Friday, November 25, 2011
Wednesday, November 23, 2011
See our latest issue of Loon Echoes or go to our web site: michiganloons.org
to view and order from our Loon Mercantile Catalog
(Orders can be placed online or by U.S. Mail)
Saturday, April 2, 2011
Lakes, Loons and Limnology
by Ross Powers, retired Aquatic Biologist U.S. EPA, member Michigan Loon Preservation Association
Clean Lakes Attract Loons
Did you know that loons once nested on many southern Michigan lakes? Now you are lucky to find them on lakes south of Clare. Why? Here is a hint: there is a connection between clean water and the bird that symbolizes pure Michigan. Common Loons nest on lakes with clean, clear water and healthy fish populations. They avoid lakes that are too polluted or clogged with weeds. That restricts the lakes that can attract and support loons. Because loons naturally select clean, healthy lakes for their homes, we can use them as biological indicators providing early warnings of degrading water quality.
Because both people and wildlife are are impacted by poor lakes conditions it is important to recognize and preserve lakes with good water quality. The mournful call of a loon is mimicked by Hollywood to provide the feeling of pristine northern living. People value this feeling, and are typically willing to pay more for homes on lakes with loons. Loons are part of the total lake living package on many of our lakes. As a kid, I loved growing up on a lake in Michigan. because there was always something to see and do. I loved the whole experience of being on a lake. Boats, swimmers, ducks and other wildlife were always coming and going. I liked clear lakes for swimming, and other lakes with a few more weeds for fishing. I learned to value the quality of the water in a lake, because it determined how I could use it.
Some lakes are geologically old, and appear to be polluted, but are not. Other lakes with too many weeds can be salvaged if we detect problems early. Excessive nutrients due to inadequate septic systems are bad for fishing, people and loons. Being aware of changes in your lake's water quality can help prevent losing the use of the lake for swimming, aesthetics and wildlife watching. That is where MICorps (or CLMP) water quality monitoring can help. Be informed and you can make a difference.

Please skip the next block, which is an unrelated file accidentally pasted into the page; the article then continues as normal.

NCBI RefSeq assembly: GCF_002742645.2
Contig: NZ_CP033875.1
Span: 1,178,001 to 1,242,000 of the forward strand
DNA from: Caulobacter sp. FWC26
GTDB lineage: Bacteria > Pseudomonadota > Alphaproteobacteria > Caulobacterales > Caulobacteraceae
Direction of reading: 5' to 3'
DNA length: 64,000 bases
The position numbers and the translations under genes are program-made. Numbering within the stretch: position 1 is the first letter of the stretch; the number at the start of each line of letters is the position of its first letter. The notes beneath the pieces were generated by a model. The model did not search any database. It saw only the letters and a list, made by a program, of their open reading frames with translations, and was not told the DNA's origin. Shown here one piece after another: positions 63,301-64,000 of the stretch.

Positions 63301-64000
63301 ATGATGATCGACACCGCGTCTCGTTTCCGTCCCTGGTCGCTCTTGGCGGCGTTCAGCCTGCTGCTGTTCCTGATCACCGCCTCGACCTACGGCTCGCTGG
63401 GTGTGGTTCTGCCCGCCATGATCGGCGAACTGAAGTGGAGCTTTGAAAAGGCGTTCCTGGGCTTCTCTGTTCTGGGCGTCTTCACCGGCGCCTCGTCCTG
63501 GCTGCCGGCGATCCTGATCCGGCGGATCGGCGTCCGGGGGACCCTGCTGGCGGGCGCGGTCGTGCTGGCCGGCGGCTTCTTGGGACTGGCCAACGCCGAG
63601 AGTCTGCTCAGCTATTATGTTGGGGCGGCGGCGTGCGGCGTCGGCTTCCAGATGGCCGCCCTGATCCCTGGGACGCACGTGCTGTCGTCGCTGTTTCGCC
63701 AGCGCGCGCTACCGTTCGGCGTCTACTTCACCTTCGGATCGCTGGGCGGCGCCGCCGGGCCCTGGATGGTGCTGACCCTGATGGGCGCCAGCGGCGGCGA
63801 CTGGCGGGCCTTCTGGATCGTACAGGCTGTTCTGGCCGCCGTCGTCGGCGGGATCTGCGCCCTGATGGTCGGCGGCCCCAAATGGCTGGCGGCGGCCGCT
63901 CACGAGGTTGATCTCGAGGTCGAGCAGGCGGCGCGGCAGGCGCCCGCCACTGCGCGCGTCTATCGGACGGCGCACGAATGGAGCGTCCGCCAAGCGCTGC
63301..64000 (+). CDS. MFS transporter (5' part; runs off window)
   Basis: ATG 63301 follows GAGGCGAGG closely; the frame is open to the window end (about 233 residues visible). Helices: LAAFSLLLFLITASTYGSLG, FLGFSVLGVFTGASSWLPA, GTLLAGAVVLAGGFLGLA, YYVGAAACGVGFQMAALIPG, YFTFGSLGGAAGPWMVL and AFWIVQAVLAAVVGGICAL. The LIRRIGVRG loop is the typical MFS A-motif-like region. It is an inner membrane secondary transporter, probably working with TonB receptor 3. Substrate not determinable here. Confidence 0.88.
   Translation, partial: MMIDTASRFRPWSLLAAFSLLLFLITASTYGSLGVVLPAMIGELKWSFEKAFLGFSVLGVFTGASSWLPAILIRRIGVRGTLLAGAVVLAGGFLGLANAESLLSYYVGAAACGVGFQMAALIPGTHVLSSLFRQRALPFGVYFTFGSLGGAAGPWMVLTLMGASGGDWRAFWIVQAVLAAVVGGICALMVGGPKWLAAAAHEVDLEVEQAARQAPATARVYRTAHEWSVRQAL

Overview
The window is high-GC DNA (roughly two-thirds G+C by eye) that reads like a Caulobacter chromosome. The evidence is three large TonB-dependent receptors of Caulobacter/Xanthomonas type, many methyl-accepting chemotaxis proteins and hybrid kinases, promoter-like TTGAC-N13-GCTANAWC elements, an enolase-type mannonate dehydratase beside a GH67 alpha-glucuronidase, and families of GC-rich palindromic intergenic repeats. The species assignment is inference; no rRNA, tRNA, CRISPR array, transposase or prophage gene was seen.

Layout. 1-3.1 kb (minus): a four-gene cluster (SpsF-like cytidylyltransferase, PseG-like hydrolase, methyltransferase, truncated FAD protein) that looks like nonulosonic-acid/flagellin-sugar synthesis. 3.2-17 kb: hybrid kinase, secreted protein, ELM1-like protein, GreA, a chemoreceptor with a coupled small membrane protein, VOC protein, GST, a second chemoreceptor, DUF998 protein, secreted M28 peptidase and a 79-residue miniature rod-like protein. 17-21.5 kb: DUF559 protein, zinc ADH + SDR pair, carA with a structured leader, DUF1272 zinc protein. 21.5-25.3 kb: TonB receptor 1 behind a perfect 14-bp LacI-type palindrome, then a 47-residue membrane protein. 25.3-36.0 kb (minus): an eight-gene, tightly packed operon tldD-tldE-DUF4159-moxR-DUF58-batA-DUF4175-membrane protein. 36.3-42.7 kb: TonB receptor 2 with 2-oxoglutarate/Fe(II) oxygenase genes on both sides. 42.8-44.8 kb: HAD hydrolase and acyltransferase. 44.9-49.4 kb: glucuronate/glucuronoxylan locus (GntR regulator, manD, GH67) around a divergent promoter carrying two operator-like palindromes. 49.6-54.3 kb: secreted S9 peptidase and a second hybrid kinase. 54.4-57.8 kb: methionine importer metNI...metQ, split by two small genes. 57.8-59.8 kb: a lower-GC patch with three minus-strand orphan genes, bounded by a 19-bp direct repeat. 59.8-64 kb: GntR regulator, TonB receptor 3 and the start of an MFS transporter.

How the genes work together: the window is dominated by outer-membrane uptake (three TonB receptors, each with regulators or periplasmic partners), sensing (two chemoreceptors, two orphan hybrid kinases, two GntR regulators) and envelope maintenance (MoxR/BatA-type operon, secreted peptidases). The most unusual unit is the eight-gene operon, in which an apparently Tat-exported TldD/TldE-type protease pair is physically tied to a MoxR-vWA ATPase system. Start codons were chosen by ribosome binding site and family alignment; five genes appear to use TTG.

Lake Associations Are Good For People and Loons
Michigan Lake and Stream Associations are working to provide solutions to problems found on our waters. Armed with the correct information, they can protect your lake. When needed, they can restrict abusive boat traffic, monitor lake conditions, and report changes in the wildlife and environment. By leeping lakes healthy, lake associations are invaluable stewards of our water quality. Poor environmental conditions affect people and wildlife in and around lakes. Water clarity and invasive weeds are stealthy problems that can diminish the use of a lake. As a lake resident, you can prevent the loss of these healthy lakes by simply taking some easy samples and observations. Lake residents, working with the MiCorps Cooperative Lakes Monitoring Program (www.micorps.net) can provide data to support pollution prevention actions. Lake Associations do many things to protect lakes and, at the same time, this protects the habitat of the the Threatened Common Loons. The health of Michigan's loon population is monitored by the Michigan Loon Preservation Association. The members of MLPA provide this data,through its Michigan Loonwatch Program, for natural resource scientists. You can learn more about loons and how to attract them to your lake, by visiting www.michiganloons.org or joining the Michigan Loon Preservation Association.
Monday, March 7, 2011